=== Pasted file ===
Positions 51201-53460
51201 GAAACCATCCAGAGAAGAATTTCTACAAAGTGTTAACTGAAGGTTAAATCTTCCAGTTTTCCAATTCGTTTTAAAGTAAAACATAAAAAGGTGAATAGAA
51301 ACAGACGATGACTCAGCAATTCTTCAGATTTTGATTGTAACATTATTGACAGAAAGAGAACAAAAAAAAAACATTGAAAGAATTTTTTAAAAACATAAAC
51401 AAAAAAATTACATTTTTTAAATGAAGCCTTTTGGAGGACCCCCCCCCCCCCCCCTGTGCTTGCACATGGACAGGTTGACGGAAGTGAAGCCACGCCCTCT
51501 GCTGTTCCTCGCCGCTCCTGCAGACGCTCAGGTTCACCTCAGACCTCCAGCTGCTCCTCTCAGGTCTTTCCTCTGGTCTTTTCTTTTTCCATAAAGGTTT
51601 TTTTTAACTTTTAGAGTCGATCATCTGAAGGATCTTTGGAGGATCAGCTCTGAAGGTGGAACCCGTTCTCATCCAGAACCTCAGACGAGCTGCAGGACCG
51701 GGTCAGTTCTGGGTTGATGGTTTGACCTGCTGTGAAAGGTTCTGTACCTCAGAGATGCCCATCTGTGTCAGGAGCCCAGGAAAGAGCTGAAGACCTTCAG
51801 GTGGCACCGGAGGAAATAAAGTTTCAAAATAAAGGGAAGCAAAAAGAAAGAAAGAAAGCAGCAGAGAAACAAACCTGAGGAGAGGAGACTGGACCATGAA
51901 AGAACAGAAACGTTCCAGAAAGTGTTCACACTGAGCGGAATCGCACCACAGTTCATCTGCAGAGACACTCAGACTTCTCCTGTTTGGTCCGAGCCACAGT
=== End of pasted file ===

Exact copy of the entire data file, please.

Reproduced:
Positions 51201-53460
51201 GAAACCATCCAGAGAAGAATTTCTACAAAGTGTTAACTGAAGGTTAAATCTTCCAGTTTTCCAATTCGTTTTAAAGTAAAACATAAAAAGGTGAATAGAA
51301 ACAGACGATGACTCAGCAATTCTTCAGATTTTGATTGTAACATTATTGACAGAAAGAGAACAAAAAAAAAACATTGAAAGAATTTTTTAAAAACATAAAC
51401 AAAAAAATTACATTTTTTAAATGAAGCCTTTTGGAGGACCCCCCCCCCCCCCCCTGTGCTTGCACATGGACAGGTTGACGGAAGTGAAGCCACGCCCTCT
51501 GCTGTTCCTCGCCGCTCCTGCAGACGCTCAGGTTCACCTCAGACCTCCAGCTGCTCCTCTCAGGTCTTTCCTCTGGTCTTTTCTTTTTCCATAAAGGTTT
51601 TTTTTAACTTTTAGAGTCGATCATCTGAAGGATCTTTGGAGGATCAGCTCTGAAGGTGGAACCCGTTCTCATCCAGAACCTCAGACGAGCTGCAGGACCG
51701 GGTCAGTTCTGGGTTGATGGTTTGACCTGCTGTGAAAGGTTCTGTACCTCAGAGATGCCCATCTGTGTCAGGAGCCCAGGAAAGAGCTGAAGACCTTCAG
51801 GTGGCACCGGAGGAAATAAAGTTTCAAAATAAAGGGAAGCAAAAAGAAAGAAAGAAAGCAGCAGAGAAACAAACCTGAGGAGAGGAGACTGGACCATGAA
51901 AGAACAGAAACGTTCCAGAAAGTGTTCACACTGAGCGGAATCGCACCACAGTTCATCTGCAGAGACACTCAGACTTCTCCTGTTTGGTCCGAGCCACAGT